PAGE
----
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Statistical Methodology | Statistical Models


In law‐related and other social science contexts, researchers need to account for data with an excess number of zeros. In addition, dollar damages in legal cases also often are skewed. This article reviews various strategies for dealing with this data type. Tobit models are often applied to deal with the excess number of zeros, but these are more appropriate in cases of true censoring (e.g., when all negative values are recorded as zeros) and less appropriate when zeros are in fact often observed as the amount awarded. Heckman selection models are another methodology that is applied in this setting, yet they were developed for potential outcomes rather than actual ones. Two‐part models account for actual outcomes and avoid the collinearity problems that often attend selection models. A two‐part hierarchical model is developed here that accounts for both the skewed, zero‐inflated nature of damages data and the fact that punitive damage awards may be correlated within case type, jurisdiction, or time. Inference is conducted using a Markov chain Monte Carlo sampling scheme. Tobit models, selection models, and two‐part models are fit to two punitive damage awards data sets and the results are compared. We illustrate that the nonsignificance of coefficients in a selection model can be a consequence of collinearity, whereas that does not occur with two‐part models.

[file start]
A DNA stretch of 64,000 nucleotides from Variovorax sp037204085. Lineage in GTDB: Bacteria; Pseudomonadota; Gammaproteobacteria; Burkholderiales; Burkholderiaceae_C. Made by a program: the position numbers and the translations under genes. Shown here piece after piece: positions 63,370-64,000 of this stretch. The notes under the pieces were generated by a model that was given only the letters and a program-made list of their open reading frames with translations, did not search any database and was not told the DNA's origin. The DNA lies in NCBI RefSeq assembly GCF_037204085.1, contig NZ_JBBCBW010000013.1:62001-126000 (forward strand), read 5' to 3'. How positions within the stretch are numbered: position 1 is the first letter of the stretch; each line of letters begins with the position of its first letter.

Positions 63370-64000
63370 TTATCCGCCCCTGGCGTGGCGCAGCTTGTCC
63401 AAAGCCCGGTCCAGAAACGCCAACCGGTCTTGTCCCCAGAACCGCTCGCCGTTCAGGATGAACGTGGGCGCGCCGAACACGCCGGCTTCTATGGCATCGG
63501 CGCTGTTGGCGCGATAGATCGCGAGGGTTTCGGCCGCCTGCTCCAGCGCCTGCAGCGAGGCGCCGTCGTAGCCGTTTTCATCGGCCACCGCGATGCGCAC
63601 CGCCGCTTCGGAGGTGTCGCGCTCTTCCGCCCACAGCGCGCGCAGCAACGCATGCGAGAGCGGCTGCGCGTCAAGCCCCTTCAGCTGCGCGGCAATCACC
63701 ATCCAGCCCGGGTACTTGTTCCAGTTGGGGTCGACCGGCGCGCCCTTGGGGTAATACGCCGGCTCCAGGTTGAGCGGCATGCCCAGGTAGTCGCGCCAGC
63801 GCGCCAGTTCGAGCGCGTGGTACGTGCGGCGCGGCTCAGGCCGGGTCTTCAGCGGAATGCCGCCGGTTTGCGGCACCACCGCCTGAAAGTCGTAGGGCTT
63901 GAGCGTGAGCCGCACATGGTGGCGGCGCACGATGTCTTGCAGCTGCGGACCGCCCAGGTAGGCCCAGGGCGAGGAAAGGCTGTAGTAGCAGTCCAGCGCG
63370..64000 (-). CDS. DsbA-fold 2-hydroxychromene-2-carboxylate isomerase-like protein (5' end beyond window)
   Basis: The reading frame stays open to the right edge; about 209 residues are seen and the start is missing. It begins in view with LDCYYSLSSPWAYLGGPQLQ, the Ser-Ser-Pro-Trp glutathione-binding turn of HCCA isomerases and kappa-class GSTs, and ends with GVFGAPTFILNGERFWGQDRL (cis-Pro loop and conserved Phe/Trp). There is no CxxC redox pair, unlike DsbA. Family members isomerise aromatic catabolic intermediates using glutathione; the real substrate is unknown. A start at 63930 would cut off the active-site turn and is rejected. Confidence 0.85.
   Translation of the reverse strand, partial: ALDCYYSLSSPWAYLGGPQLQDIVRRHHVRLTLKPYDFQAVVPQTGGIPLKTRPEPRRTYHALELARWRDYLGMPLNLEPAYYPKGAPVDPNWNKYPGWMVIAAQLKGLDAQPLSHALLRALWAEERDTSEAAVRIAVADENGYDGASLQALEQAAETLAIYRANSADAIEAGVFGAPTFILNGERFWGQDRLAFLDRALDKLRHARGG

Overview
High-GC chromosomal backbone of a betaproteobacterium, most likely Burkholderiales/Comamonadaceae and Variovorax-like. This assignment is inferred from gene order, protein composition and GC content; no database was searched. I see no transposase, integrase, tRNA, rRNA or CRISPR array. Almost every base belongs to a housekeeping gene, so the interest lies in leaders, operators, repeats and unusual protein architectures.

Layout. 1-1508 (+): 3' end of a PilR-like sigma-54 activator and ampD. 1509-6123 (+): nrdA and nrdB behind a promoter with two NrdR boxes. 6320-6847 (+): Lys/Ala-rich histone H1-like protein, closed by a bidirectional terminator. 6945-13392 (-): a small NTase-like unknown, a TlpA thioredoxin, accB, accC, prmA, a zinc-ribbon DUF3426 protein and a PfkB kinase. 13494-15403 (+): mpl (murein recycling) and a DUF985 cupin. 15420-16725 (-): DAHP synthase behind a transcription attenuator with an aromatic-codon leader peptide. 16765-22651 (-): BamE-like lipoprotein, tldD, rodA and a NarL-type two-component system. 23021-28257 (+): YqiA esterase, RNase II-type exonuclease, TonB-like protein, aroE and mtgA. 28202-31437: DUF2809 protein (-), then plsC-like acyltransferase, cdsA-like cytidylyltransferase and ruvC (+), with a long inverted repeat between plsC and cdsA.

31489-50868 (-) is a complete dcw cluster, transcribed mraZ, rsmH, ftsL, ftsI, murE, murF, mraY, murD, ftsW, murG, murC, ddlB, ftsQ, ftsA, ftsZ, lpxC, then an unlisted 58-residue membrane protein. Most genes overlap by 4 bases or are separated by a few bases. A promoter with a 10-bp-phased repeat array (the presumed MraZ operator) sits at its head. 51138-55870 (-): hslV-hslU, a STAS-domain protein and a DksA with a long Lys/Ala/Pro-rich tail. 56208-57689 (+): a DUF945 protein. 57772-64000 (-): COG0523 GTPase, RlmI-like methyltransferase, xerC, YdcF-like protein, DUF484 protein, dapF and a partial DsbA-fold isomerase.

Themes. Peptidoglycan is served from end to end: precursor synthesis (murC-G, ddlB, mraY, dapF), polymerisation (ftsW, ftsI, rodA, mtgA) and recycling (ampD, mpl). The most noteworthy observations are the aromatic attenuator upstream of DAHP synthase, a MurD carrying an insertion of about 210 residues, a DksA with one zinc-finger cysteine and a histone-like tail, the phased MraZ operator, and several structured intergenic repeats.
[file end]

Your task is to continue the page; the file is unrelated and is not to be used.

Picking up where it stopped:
Earlier versions of this material were presented at the First Annual Conference on Empirical Legal Studies, University of Texas and the International Conference on Empirical Legal Studies, conducted by the Cegla Center for Interdisciplinary Research of the Law, Tel Aviv University, Buchmann Faculty of Law.